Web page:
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Lyman Gilmore

Middle School
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Jim Hemig: Students and sushi and robots, oh my!

 Excerpt from the Editorial Page of The Union:

Jim Hemig: Students and sushi and robots, oh my!

Want to see something cool?” Holly Hermansen, Nevada County Superintendent of Schools, asked me during lunch at Kane’s Family Restaurant last week.

Since I’m always game to learn more about our community, I agreed to a morning of school visits to see what our youth are learning these days.

So on a rainy Thursday morning we drove around western Nevada County and dropped in to several classrooms to see what was cool.

The tour started at Lyman Gilmore Middle School with Principal Chris Roberts and the culinary arts class. Seventh and eighth graders were making sushi. Yes, sushi. The classroom had eight kitchens with stovetops, ovens, sinks, etc. The kids were hustling around making and eating their rolls.

This was up my alley. I like food. Who doesn’t? But when I was this age I could only make a bowl of cereal, and cooking classes were for girls. Yeah, I just said that. I apologize to all the feminists out there. But that’s what happened back then. Boys didn’t take home-ec.

Today, though, I love to cook. Time in the kitchen is creative and relaxing. These kids are learning valuable life skills and will be way ahead of me as adults. And they appeared to enjoy themselves.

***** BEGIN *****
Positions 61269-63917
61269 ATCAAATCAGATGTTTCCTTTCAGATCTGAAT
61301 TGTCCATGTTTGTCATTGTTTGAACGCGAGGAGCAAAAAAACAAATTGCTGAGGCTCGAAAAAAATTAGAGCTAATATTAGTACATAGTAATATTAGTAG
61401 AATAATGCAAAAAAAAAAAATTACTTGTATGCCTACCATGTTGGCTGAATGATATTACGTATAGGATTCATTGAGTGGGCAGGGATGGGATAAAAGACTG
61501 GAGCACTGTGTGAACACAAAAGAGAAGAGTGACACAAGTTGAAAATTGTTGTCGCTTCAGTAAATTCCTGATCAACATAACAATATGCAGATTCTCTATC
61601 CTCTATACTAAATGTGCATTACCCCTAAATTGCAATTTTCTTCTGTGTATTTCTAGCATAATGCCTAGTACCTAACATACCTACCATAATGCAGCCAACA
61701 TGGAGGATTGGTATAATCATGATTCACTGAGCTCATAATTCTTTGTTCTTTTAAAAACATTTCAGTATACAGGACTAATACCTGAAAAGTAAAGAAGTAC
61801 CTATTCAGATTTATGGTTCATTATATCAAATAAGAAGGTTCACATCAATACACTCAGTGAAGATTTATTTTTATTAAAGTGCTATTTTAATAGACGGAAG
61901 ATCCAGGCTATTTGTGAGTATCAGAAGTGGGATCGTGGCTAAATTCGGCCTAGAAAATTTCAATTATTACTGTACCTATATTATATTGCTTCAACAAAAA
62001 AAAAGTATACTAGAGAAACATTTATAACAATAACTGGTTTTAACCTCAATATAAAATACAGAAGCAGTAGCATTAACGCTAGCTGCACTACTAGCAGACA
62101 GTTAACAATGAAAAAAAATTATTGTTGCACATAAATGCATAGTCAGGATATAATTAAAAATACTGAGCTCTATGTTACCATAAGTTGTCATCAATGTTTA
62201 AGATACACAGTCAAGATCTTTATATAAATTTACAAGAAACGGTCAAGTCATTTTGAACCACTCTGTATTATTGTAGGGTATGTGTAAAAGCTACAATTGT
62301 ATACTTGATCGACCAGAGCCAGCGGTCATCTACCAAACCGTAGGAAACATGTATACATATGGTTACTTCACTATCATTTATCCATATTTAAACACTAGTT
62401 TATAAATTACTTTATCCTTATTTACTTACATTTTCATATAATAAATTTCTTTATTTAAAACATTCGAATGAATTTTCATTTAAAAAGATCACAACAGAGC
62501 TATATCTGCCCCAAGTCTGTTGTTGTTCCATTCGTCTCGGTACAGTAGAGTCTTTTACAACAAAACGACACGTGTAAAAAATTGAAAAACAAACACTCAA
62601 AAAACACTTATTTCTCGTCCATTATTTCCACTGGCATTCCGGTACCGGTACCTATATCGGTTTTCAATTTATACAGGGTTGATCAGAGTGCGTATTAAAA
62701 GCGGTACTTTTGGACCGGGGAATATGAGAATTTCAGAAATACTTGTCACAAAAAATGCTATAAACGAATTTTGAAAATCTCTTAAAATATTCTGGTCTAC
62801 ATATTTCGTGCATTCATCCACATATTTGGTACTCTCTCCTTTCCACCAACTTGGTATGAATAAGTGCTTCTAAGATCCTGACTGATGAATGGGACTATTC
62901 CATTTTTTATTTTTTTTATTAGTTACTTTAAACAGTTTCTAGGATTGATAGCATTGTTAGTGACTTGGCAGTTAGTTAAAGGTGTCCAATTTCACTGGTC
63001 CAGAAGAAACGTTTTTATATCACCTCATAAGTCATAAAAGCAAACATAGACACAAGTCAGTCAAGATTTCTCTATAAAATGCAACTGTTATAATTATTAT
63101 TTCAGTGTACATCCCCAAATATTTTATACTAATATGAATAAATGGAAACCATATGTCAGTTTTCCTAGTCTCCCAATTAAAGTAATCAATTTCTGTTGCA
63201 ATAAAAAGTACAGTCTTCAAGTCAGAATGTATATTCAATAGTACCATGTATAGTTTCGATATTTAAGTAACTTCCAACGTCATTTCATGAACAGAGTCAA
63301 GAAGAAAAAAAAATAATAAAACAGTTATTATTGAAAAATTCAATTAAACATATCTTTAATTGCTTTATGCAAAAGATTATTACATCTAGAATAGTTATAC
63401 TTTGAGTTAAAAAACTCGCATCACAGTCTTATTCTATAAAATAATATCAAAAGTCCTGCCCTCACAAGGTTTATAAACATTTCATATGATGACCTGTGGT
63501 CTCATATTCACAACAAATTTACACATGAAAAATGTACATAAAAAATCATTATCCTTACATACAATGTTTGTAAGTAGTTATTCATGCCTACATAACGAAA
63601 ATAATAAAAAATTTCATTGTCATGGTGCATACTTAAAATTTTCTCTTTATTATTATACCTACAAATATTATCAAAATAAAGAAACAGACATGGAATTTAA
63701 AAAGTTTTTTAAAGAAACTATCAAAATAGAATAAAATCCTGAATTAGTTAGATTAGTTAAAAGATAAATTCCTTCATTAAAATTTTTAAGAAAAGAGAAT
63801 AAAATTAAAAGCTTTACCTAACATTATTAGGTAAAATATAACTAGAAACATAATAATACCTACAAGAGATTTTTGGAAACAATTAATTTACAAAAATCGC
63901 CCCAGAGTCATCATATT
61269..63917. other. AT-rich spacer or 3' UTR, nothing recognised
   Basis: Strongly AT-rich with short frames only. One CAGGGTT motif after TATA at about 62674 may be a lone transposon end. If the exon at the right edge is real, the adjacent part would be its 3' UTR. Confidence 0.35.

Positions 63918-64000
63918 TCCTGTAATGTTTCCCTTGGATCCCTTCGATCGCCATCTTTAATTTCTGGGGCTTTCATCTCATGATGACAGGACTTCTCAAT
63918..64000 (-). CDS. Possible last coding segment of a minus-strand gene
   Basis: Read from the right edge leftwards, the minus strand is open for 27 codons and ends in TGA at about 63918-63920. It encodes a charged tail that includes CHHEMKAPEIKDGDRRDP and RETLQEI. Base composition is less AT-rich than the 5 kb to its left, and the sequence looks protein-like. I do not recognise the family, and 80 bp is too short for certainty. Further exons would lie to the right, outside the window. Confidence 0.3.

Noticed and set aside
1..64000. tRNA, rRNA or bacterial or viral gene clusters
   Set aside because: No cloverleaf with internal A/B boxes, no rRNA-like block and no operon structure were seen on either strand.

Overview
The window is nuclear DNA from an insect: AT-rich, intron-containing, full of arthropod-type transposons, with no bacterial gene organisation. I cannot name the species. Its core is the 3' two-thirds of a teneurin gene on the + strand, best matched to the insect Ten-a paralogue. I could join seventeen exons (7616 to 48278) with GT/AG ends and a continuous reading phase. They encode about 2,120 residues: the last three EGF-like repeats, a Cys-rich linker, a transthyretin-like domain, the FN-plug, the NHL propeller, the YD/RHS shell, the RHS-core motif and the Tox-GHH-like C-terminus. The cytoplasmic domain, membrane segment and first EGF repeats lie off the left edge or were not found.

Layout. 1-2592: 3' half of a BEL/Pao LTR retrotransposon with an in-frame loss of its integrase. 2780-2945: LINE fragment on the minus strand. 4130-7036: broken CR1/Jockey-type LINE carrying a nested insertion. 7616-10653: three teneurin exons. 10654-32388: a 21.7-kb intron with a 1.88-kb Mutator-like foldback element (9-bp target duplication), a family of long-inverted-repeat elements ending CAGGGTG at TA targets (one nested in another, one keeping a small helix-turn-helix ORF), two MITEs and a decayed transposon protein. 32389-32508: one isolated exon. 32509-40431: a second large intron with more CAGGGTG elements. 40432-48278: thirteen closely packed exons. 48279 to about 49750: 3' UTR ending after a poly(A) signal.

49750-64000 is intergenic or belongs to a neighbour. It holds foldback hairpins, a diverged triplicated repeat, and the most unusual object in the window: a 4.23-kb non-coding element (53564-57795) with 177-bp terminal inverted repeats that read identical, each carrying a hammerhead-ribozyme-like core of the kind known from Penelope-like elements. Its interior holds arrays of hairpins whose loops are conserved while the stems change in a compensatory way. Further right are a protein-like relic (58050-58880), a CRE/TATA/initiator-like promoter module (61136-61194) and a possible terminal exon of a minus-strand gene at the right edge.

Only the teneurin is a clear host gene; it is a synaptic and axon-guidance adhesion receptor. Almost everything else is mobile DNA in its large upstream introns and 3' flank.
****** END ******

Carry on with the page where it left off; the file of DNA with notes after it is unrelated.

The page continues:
When I asked one young chef, he said, “We get to try so many things and I get to eat stuff.”

The daily lessons include planning as well as cooking. And, of course, eating. I want to take this class.

Principal Roberts then showed me the Gilmore News Network studio. This classroom was decked out with video cameras, computers with video editing software and a team of students preparing the next broadcast of the GNN.

I was impressed with the kids’ knowledge of the video editing software, but even more impressed with their focus on the tasks at hand. They were on deadline. Each Friday they broadcast a partially live and recorded news show for both parents and students. Take a look at their work at

Back in 1939 it took a team of adults months to colorize The Wizard of Oz. Now kids are shooting, editing and broadcasting videos weekly. Again, they are having fun.

“It’s fun to explore what you can do, and it’s fun to share with the school,” one budding news anchor told me.